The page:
HomeGovernanceWales signs up its first apprentice train drivers

Wales signs up its first apprentice train drivers


The first eight apprentices have signed up for the new accredited qualification in Wales for train driving.

The new professional qualification differs from England’s apprenticeship because it’s a Level 3 qualification, not a standard.

It is fully funded by the Welsh Government’s apprenticeship scheme and not the apprenticeship levy, since Wales doesn’t have one.

Mick Whelan, ASLEF.

Mick Whelan, general secretary of ASLEF, the train drivers’ union, said: “We are thrilled that the first ever accredited qualification in train driving, in Wales, is, finally, in place. It proves that persistence pays off because this is something that we have been pushing for, for years. And I note that it is only under a Welsh government – a Labour government – that it has happened.

“Transport for Wales is planning on recruiting 100 train drivers every year for the next five years and they will all be given the chance to gain this qualification. It’s a great step forward for training, for train drivers, for the railway, and for Wales.”

Following the development of the Level 3 train driving standard in England, ASLEF decided, two and a half years ago, to pursue an equivalent qualification in Wales.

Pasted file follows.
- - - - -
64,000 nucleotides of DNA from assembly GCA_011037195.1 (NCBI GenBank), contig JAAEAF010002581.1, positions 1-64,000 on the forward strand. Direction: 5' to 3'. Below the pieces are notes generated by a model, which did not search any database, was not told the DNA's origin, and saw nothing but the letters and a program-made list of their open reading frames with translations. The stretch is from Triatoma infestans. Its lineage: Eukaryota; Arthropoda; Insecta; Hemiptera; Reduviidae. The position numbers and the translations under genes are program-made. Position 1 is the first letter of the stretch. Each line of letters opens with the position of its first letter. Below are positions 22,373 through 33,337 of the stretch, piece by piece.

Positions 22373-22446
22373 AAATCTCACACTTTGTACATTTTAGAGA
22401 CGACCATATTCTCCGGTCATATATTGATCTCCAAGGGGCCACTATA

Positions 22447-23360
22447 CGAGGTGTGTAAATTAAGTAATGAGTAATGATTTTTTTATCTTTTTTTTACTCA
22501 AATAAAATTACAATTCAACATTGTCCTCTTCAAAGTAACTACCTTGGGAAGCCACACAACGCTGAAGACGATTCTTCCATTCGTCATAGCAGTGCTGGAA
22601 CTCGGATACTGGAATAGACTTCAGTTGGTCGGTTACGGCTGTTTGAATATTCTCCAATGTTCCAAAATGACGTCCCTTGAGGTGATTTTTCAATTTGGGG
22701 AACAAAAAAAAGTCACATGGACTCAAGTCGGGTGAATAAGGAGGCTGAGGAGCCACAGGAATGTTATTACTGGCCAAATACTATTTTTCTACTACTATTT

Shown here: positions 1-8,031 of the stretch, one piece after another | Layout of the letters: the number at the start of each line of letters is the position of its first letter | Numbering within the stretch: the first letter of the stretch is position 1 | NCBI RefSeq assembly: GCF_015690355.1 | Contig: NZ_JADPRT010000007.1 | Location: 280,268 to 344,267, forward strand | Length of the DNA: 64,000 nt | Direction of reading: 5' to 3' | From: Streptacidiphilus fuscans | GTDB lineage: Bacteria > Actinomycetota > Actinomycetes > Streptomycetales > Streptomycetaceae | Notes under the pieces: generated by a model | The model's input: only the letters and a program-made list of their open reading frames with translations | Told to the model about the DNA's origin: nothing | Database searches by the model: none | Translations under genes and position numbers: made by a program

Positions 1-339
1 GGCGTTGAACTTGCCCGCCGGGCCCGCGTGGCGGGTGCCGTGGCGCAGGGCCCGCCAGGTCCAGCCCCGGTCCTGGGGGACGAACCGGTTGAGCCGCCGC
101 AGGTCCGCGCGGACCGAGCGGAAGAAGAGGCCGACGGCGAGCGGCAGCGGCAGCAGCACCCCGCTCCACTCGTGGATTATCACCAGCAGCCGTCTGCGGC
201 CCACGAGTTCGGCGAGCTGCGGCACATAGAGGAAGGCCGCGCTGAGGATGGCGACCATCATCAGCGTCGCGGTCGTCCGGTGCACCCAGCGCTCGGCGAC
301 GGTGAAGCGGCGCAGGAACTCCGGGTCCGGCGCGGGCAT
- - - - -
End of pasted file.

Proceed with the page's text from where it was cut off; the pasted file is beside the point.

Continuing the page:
Emma Penman, project worker at the ASLEF Education: Learning Partnership Programme, worked closely with Deri Bevan of the Wales TUC to lobby TfW for support.

Emma Penman, ASLEF.

“It was an arduous process,” Emma commented as the scheme was launched. “These things are tricky and take time and, at one point, it looked as if the whole thing would collapse as the number of apprenticeships on offer was thought to be too low to warrant the development of the framework.

“But, in February last year, I contacted Ken Skates, the Minister for Economy, Transport & North Wales, and he offered his support. In September last year ASLEF rep Ian Thompson and I met TfW, Coleg Y Cymoedd, the apprenticeship provider partner, and EAL, the specialist skills awarding body, coming together to form a working group to develop the qualification.

“It was agreed, like the English standard, it would be set at a Level 3 and developed under the Welsh apprenticeship framework to included essential skills Level 2 (literacy, numeracy, and ICT) and EAL developed a standalone vocational qualification in train driving called the Level 3 diploma in train driving. We got approval in February and sign up our first apprentices tomorrow!”


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